Dipa Karmakar inspires budding gymnasts

The centre in Whitefield says it has seen a steady rise in numbers in the last six months.

At RnR Fit, one of the few gymnastics centres in the city, 15 young ones were hard at it on Tuesday morning, doing cartwheels and swinging across bars in a sponge pit. To these children, all aged between 4 and 12, Dipa Karmakar, the first Indian woman gymnast to qualify for Olympics to be held in Rio de Janeiro, is an inspiration.

“I want to be like her,” declares 8-year-old Erin Deborah Vidyasagar, who has been following videos and news updates on Karmakar. Three years ago, when she started off, it was her mother’s interest in the sport that led her to it. But now, every day after school, she heads to the fitness centre to “learn more stunts”.

At this 5,500 sq ft gymnastic centre in Whitefield, children also get to watch videos of other successful gymnasts, including Karmarkar, Shawn Machel Johnson, Aly Raisman and Aliya Mustafina to understand the right techniques. Their own performances are recorded and played back daily, which helps them work on their techniques and improve themselves.

“I love watching videos of gymnasts on my iPad,” says Aryaa Tejas, 8, a student of Chrysalis High. A month ago, he came across Deepa’s video, and then Googled to find out more about her. “Someday, I’d like to be like her, but with muscles,” says Aryaa.

He recently “cut out the hip-hop dance” lessons from his routine to concentrate on gymnastics. “We do some cool stuff – front and back flips, swinging on the bars and rings… I’m now focussing on learning these better,” says Aryaa.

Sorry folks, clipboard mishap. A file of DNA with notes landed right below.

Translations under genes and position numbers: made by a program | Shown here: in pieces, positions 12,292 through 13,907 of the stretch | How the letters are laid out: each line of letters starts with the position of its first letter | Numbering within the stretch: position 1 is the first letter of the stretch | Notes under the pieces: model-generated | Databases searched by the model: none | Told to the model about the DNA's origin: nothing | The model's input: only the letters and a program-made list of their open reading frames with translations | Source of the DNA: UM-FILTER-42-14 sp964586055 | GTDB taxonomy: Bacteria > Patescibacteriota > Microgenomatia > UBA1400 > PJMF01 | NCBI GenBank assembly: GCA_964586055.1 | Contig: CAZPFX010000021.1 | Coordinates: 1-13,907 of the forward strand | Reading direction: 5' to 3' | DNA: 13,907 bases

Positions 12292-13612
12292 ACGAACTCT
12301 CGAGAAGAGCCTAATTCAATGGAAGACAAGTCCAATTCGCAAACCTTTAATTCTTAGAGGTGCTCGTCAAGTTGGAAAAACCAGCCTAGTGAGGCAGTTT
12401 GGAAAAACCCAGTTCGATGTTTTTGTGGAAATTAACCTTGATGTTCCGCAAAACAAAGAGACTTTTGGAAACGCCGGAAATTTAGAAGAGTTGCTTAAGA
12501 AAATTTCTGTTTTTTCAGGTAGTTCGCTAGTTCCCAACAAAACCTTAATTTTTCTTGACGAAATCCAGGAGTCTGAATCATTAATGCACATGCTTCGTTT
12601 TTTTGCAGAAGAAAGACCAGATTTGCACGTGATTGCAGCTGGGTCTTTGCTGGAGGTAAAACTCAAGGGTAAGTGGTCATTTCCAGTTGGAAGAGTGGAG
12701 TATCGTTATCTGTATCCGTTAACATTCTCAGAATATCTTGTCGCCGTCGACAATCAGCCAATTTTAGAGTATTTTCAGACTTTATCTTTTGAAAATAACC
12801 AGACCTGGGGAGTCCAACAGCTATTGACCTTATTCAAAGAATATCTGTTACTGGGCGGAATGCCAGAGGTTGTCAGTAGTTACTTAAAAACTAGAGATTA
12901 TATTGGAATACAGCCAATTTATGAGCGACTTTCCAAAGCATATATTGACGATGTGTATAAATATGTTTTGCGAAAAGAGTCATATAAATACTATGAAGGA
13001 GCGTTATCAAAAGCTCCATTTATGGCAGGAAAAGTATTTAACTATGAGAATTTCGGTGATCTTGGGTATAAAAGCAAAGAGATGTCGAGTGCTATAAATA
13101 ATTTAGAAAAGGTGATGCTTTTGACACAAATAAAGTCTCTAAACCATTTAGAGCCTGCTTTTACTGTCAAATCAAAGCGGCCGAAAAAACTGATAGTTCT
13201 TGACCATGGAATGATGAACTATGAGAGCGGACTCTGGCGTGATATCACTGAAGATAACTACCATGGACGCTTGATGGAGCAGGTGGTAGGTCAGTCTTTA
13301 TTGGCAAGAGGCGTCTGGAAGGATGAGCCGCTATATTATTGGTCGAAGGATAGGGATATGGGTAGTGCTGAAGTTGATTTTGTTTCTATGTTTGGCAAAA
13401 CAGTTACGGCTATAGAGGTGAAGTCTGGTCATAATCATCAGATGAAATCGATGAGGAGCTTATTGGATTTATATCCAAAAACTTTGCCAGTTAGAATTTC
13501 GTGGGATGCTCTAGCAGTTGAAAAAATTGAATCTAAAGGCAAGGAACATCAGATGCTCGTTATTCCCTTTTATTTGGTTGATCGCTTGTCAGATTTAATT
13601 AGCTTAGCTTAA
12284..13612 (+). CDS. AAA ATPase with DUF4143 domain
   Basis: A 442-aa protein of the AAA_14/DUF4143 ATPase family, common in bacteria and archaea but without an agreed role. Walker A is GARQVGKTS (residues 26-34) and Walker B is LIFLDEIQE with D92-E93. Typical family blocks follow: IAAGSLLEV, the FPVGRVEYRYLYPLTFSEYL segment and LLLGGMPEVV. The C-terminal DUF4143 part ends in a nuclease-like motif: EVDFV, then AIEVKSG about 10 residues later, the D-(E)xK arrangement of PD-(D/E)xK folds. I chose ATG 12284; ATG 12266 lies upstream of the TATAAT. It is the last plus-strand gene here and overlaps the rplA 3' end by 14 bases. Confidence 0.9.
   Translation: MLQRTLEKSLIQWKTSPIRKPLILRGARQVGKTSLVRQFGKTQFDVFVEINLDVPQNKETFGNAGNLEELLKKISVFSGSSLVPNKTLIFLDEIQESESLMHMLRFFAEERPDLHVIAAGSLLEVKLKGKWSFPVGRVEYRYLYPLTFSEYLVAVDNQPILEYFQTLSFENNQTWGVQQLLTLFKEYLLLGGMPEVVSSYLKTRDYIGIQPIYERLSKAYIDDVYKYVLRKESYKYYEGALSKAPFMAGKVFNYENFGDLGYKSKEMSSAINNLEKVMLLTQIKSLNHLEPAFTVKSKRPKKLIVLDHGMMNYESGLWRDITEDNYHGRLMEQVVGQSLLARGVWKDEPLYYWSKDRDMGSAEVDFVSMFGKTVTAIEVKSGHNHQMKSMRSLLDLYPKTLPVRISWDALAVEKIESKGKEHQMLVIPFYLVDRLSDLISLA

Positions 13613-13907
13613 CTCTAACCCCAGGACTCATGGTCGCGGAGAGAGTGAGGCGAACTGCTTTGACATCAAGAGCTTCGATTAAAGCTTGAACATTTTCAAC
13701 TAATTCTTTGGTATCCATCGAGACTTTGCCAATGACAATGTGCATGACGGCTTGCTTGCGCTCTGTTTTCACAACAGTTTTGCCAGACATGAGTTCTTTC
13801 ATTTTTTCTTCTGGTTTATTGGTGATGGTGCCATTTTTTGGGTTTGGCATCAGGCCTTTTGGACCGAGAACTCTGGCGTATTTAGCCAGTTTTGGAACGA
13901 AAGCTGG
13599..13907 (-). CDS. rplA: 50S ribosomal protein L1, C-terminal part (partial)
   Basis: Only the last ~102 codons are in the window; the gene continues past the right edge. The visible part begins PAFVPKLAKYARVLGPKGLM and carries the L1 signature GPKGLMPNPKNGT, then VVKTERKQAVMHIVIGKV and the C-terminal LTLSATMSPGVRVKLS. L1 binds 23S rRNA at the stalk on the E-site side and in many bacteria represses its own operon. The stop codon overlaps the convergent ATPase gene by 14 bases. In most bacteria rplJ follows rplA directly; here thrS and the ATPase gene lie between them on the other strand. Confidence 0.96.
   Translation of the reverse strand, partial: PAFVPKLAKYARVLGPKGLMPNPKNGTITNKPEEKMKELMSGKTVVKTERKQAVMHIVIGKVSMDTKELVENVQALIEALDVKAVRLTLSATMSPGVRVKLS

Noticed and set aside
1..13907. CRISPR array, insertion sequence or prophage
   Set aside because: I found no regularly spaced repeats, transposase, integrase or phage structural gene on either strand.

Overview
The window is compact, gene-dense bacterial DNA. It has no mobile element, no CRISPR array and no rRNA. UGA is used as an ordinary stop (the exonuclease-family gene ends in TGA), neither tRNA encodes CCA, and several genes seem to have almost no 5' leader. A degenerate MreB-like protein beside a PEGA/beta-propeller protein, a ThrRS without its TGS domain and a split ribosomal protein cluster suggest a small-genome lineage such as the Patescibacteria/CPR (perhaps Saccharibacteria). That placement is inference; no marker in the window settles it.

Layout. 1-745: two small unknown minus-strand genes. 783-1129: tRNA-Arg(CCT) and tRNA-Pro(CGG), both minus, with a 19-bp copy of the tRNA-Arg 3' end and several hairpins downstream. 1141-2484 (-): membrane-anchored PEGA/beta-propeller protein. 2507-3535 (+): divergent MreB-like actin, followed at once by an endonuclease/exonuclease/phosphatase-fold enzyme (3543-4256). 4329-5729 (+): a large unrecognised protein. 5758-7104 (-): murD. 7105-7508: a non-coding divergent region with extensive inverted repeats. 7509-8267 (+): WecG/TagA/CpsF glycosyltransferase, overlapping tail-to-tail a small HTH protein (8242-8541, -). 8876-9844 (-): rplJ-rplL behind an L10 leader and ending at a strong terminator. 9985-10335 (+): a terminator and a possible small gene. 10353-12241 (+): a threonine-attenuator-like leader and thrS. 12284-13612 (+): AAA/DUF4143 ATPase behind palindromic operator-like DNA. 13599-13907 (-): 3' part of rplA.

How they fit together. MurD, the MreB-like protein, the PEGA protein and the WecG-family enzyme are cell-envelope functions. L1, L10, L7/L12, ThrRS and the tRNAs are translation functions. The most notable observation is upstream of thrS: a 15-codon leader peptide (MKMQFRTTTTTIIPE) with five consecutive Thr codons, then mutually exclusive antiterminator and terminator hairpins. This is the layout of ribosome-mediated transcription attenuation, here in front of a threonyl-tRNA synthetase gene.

Akshara Oruganti, a student of the Deen’s Academy, is giving gymnastics a shot over the summer. “I took up lessons after hearing about it from my friends. It’s fun and I’m learning something new, so I will probably take up regular sessions now,” she says.

These children have been cutting down on dance and other more popular sports, to give gymnastics – all about flexibility, strength and coordination – a try. “Gymnastics is still a niche sport, which is why we did not expect to get the response we got.

“But the sport is garnering interest not only because parents want to try something new but also because children want to perform these stunts – it makes them look cool among their peers,” says Vivienne Vidyasagar, the founder of RnR Fit.

It’s no surprise then that in the six months of RnR Fit’s inception, the centre has seen a steady increase in numbers. What started off with 30 children enrolling for their regular one-hour-plus sessions, has now gone up to 100.

This is in addition to the 16 children, who are attending their summer programme, a four-hour session, five days a week.

Credits Bangalore Mirror

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